The campaign is enabled by Israel’s intelligence and air power superiority, but it is not without its risks. Despite these risks, however, we could now be witnessing a significant expansion. In recent years, the IDF has come to take a holistic view of Iran, viewing the threat it poses as being much broader than just that emanating from its nuclear program—which is developing in a disturbing manner.

The nuclear program remains the most serious threat; If Iran acquires nuclear weapons, the world’s approach to dealing with it will shift dramatically. At the same time, Iran’s terror-army network, in the Middle East and elsewhere, is a constantly evolving threat, to which Iranian entrenchment in the region, and weapons proliferation, particularly in Syria and Lebanon, are closely linked.

IDF Deputy Chief of Staff Maj. Gen. Eyal Zamir speaks at a graduating ceremony for new naval officers at the Haifa Naval Base, on Sept. 4, 2019. Photo by Flash90.

In May 2022, Maj. Gen. (res.) Eyal Zamir, the freshly appointed director-general of Israel’s Defense Ministry, produced an important study that provides a glimpse into a new doctrine that is gradually impacting Israel’s defense establishment.

In the paper, published by the Washington Institute for Near East Policy, Zamir, also a former deputy IDF chief of staff, laid out a concept known as Long-Term Competition (LTC). According to Zamir, Iran’s long-term goal is to eliminate Israel and become the regional hegemonic force. It intends to accomplish this by arming proxies and partners, encircling Israel with rings of rocket and missile bases, and draping a nuclear umbrella over the tightening noose.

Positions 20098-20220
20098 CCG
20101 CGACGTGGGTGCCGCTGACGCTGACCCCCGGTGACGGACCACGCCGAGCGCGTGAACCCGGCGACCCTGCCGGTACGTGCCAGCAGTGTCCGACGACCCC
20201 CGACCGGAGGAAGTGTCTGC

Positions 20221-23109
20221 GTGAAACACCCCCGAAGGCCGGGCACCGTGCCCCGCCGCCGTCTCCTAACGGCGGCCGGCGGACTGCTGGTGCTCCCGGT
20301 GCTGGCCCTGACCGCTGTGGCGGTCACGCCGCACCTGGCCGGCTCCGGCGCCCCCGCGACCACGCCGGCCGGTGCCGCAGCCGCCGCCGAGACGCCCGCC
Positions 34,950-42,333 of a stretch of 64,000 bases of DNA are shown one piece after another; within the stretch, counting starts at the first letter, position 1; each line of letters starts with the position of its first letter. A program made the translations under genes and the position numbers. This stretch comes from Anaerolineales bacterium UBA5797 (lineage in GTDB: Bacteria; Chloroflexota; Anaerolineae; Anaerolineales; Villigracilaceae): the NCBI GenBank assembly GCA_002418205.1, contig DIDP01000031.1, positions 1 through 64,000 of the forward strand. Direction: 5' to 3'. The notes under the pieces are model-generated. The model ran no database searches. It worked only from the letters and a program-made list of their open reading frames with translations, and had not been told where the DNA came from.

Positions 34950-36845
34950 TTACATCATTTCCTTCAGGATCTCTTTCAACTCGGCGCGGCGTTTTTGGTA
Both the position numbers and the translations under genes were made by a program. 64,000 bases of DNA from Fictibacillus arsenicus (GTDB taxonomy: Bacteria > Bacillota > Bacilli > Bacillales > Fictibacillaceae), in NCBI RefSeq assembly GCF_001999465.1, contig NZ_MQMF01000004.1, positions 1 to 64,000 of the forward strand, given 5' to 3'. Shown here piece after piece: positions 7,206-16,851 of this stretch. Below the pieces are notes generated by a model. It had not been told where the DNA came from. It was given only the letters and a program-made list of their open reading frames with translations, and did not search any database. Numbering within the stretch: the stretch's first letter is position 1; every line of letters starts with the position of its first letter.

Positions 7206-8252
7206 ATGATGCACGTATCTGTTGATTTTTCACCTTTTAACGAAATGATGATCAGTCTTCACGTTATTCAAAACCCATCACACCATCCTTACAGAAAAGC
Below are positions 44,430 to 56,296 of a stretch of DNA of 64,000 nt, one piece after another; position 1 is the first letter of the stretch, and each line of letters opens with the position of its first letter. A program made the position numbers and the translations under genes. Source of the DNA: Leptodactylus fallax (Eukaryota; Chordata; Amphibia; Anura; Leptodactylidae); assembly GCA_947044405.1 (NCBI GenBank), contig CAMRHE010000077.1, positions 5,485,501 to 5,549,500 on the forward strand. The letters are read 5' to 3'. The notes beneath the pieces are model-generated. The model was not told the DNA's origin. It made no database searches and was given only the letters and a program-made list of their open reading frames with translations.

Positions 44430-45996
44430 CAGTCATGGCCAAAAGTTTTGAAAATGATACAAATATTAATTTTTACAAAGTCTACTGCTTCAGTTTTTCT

In response, Zamir wrote, Israel must develop a new theory of victory, based on the concept of long-term competition with this bitter regional foe.

Essential aspects of the long-term competition are the ability to leverage asymmetric advantages, embrace ideological competition, compete fully and holistically, operate with allies, and play the long game, while thwarting the enemy’s plans and staying several steps ahead.

IRGC special forces. Credit: Wikimedia Commons.

Zamir called for the Iranian Islamic Revolutionary Guards Corps to be made the prime target of this campaign, since it is Iran’s true center of gravity, and weakening it means eroding Tehran’s regional power.

Constantly hitting targets related to Iran’s proxies, applying direct pressure on the Iranian regime as a result of its terrorist acts, and expanding Israel’s covert operations to include the entire Iranian regime, the IRGC and regional Iranian assets are all among the objectives outlined.

Zamir urged Israel to first target Iran’s offensive capabilities, denying it the capacity to destabilize the region with its military and resources, and limiting its growth to surrounding states, before forcing it to retreat.

Whether or not such a plan is being implemented now is an open question, but what is beyond doubt is that the tempo and scope of operations against Iranian targets went into higher gear in recent days.